Hot Rats: 'We arrived by helicopter playing 'Ride Of The Valkyries''

United Kingdom United Kingdom | by Daniel Fahey | 22 November 2009

Virtual Festivals: So, from the start, what’s made you step out of Supergrass and form the Hot Rats?
Danny Goffey: “It is an extension of this thing we did called the Diamond Hoo Ha Men, which we did a few years ago to promote our album when Mick [Quinn, Supergrass bassist] had an accident. We had to go promote it and we had the idea of just the two of us doing that, stripping the whole thing down. Then we spoke to Nigel [Goldrich, producer] and he just fancied recording it and we started with ‘Beat It’ by Michael Jackson and we recorded that. Then we had this idea to record an album very quickly in a couple of weeks. But we haven’t really stepped out of Supergrass but it just something we’re doing in the meantime – a Christmas project.”

VF: Have you found it has given you more freedom?

DG: “Yeah, I think it gives us a lot of freedom – it’s a lot easier with just two people. There’s not as much pondering on what we’re going to do, things happen very quickly. So to a degree there is some musical freedom, yeah.”

VF: How are you picking the covers? Who’s choosing what to play?

DG: “All three of us chose them. But it is sort of different from just doing covers because we really try to twist things round and do our own thing to make our own small package of songs from different ages and genres of music. I think it would be really boring to record them basically.”

VF: Is it more about putting your own twist on songs you love, or have you picked songs that intrigue you that could do with a makeover?

DG: “It is hard to say they could do with a makeover, they’re all great songs. I don’t think we were trying to better any versions; it is just a way of recording very quickly with any writing input or anything. Some of them, like ‘Big Sky’ by The Kinks – which was recorded really basically and sounds like it was put together in an afternoon, but it is still a great song – it had a lot of room to do a lot of stuff and to make it psychedelic, so that was the kind of idea.”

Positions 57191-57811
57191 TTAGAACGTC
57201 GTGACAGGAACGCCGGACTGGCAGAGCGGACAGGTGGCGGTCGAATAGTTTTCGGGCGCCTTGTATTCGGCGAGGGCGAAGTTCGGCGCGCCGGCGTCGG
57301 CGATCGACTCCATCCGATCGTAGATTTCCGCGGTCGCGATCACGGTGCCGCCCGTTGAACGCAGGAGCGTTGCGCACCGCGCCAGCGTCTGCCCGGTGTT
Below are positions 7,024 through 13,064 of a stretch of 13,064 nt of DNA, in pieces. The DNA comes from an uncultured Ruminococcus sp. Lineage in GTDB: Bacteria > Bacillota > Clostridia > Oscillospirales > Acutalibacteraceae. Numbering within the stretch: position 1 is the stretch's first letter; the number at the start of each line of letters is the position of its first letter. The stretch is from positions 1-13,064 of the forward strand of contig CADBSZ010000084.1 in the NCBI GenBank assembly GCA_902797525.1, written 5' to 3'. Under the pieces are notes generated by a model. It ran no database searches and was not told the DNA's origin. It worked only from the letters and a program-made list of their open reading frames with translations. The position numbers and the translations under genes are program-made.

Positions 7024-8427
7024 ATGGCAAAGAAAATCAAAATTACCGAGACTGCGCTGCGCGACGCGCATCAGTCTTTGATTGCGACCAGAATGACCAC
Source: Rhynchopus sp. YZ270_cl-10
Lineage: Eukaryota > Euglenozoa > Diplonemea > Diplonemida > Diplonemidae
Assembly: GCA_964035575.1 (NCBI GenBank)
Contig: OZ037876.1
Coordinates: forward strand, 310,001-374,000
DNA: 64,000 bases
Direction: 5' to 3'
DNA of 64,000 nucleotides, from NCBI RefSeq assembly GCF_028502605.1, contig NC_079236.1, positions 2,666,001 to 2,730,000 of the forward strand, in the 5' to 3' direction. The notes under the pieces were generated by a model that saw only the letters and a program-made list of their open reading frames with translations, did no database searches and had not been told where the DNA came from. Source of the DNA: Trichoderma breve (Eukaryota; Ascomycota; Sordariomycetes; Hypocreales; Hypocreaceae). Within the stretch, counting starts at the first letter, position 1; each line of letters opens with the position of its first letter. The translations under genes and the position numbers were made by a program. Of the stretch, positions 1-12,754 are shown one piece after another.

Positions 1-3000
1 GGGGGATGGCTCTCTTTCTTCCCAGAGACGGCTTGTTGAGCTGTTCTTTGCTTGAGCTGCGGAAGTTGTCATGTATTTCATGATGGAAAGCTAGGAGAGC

VF: And when can we expect the album to come out?

DG: “It is coming out in January I think.”

VF: Will you be touring it?

DG: “Yeah we did a tour a month ago around England and Scotland. But we’re doing a world tour, but it is a bit tongue-in-cheek because the venues are only really small but we’re doing one in Tokyo, pone in Paris, one in L.A., New York and one in Mexico – so it is a really silly world tour and we’ll play to hardly anyone.”

VF: Has it taken you back to the early days of Supergrass, playing to small crowds?

DG: “Yeah it’s alright. It got to become a bit of a pain in the arse after two weeks into the tour and it reminded us why we were happy not to play toilet tours anymore. But on the whole it is really fun and we’ve got a really small crew – there’s only four or five of us at a time. It is like going camping.”

VF: Talking of camping, you’ve done a few festivals. The first one was Glastonbury as secret guests. How did that come about?

DG: “I don’t know really. I knew we got the gig there but I didn’t know we were going to be surprise guests. I live right next right next to Glastonbury in Somerset, which is great for me as I live just down the road. But it was brilliant, it was one of the best festival moments I’ve ever had over that weekend. It was a real good one for me.”

VF: In what way? Are you a regular at the festival?

DG: “We’ve played Glastonbury three or four times as Supergrass, but I’ve lived in Somerset for 18 months but I miss the one last year. I think I am definitely going to be a regular there now. I went to a stag night on the Friday night with Steve Mackey from Pulp, which was an insane night full of good fun and I just had the best time for three days.”